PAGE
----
GSK and Pfizer Join Medicines Patent Pool with AIDS Drugs

The global initiative designed to encourage patent holders to share commercial information with low cost generic pharmaceutical manufacturers announced last week the launch of a new collaboration to support low cost HIV/AIDS pharmaceuticals.

The Medicines Patent Pool (MPP) confirmed that ViiV Healthcare (a joint venture owned 76.5 per cent by GlaxoSmithKline, 13.5 per cent by Pfizer and 10 per cent by Shionogi) will be making the key paediatric medicineknown as abacavir available to generic manufacturers to take a license to manufacture and sell it in 118 countries. The purpose is to foster the greater availability of critically needed medicines for children living with HIV.

MMP was dreamt up by UNITAID, based at the World Health Organization, and aims to ensure that intellectual pharma property rights are shared so that treatments are more readily available in less developed countries. It is a health financing system which relies on funding from airline ticket levies.

This is the second research-based pharmaceutical business which has become part of the MMP initiative, after Gilead Sciencesjoined back in 2011. The Gilead Sciences agreement meant that several generic drug manufacturers were allowed to make low-cost versions of the medications tenofovir, emtricitabine, cobicistat and elvitegravir.

Greg Perry, MPP’s Executive Director said that the patent pool is a positive solution for everyone involved: “It provides an innovative new business model for the pharmaceutical industry to contribute to global health, it aids low-cost, quality medicines manufacturers by allowing them easier access to the market, and most importantly allows people living with HIV around the world timely access to life-saving treatments”.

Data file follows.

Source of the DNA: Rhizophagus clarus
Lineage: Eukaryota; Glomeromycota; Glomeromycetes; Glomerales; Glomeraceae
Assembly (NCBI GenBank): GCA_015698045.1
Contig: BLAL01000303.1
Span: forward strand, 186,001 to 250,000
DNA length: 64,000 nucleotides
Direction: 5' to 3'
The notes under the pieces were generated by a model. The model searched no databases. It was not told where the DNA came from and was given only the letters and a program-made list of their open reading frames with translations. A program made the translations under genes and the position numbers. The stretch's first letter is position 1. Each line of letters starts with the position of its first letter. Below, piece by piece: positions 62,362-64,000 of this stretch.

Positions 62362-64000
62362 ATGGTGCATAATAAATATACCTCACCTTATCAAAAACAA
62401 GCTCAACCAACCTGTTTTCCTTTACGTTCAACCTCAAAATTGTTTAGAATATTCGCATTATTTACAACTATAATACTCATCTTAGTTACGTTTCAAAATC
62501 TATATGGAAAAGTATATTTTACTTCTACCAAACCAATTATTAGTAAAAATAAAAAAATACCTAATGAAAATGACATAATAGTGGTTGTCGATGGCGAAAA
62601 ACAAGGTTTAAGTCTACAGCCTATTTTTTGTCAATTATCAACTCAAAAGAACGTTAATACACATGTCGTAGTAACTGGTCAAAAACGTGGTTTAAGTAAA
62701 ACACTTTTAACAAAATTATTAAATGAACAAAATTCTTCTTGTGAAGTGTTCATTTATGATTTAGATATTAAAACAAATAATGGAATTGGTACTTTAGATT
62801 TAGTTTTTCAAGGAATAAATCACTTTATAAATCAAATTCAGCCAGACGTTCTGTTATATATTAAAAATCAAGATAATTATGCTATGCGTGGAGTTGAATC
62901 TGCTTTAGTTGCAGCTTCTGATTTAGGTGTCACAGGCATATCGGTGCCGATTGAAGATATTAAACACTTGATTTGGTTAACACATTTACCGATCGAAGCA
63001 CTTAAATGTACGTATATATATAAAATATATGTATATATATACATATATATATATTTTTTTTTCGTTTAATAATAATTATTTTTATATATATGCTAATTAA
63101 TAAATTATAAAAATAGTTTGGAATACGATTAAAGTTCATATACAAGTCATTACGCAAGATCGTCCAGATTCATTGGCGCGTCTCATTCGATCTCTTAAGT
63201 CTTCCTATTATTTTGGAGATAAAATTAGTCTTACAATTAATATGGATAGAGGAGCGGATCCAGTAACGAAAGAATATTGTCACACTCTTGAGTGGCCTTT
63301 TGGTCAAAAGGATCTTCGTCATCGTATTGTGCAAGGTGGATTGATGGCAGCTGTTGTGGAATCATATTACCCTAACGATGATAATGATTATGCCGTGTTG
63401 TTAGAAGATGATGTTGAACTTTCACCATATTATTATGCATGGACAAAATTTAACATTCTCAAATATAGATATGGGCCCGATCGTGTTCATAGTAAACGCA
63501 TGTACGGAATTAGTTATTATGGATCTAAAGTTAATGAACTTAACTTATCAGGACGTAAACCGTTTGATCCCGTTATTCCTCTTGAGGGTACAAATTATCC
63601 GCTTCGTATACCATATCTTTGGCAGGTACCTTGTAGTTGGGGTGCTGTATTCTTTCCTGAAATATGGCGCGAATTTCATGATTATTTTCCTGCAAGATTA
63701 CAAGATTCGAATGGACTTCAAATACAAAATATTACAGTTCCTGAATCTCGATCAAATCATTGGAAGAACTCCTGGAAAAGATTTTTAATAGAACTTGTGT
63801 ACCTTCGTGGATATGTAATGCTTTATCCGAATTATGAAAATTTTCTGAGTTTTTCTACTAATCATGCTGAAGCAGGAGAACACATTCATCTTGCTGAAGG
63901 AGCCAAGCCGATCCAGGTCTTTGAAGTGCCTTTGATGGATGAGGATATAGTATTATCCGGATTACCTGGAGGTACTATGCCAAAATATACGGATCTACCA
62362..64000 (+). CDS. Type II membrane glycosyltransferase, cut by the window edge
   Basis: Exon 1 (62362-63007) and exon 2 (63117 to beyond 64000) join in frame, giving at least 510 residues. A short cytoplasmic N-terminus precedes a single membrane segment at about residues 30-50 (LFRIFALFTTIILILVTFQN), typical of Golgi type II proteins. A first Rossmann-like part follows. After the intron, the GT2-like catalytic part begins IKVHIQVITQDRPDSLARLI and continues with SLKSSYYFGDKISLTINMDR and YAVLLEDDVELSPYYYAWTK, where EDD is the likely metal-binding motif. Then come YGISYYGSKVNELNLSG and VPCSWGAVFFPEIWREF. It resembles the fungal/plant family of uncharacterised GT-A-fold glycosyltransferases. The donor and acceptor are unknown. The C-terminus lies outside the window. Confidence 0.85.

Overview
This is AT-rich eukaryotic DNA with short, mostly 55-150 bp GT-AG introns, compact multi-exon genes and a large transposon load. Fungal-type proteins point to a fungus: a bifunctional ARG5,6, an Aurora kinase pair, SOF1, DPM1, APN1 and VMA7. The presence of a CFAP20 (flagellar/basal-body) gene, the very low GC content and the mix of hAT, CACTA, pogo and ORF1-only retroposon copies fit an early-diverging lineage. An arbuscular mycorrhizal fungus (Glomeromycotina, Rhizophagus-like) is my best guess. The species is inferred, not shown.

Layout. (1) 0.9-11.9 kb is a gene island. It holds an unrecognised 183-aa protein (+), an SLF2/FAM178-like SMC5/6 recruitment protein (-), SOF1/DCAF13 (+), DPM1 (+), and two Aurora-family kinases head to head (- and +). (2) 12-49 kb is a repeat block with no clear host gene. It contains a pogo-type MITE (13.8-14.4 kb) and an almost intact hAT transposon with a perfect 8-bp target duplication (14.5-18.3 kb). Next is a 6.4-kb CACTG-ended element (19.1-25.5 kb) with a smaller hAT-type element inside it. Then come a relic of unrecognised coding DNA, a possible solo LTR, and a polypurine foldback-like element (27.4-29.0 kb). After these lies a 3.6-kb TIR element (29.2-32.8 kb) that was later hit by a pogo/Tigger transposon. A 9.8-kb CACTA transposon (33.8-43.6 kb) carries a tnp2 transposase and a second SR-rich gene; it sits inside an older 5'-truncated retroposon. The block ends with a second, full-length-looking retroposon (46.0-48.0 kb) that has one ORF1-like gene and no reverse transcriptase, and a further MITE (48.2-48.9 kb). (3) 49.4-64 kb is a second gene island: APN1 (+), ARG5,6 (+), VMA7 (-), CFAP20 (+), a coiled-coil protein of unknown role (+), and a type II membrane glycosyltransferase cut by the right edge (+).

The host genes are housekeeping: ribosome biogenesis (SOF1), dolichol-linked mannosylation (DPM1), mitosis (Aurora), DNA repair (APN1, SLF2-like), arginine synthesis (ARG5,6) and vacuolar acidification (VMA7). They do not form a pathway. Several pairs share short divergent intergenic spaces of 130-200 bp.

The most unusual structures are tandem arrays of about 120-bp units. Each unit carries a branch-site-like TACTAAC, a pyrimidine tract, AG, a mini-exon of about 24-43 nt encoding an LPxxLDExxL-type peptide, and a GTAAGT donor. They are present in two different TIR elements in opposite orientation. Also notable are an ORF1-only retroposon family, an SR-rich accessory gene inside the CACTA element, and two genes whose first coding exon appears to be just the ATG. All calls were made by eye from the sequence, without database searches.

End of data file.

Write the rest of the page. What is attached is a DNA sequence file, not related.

Essentially the MPP agreement involves a Memorandum of Understandingwith a legally-binding licence which provides the legal permission from the patent holder to allow other producers to manufacture and sell generic versions of the patented medicine in developing countries, or develop adapted formulations, under certain terms and conditions. MPP “negotiates licences from a public health perspective to enhance access and maximise opportunities for the development of needed formulations”.

According to Reuters, ViiV and MPP have confirmed that they will be negotiating further licenses meaning that generics firms are able to manufacture low-cost versions of an experimental drug, dolutegravir that is currently awaiting regulatory approval in Western markets. They also noted that ViiV only agreed to join the patent pool after negotiations which have been taking place for lengthy period of time and that Bristol-Myers Squibb, Roche and Boehringer-Ingelheim are currently discussing plans to join that program.

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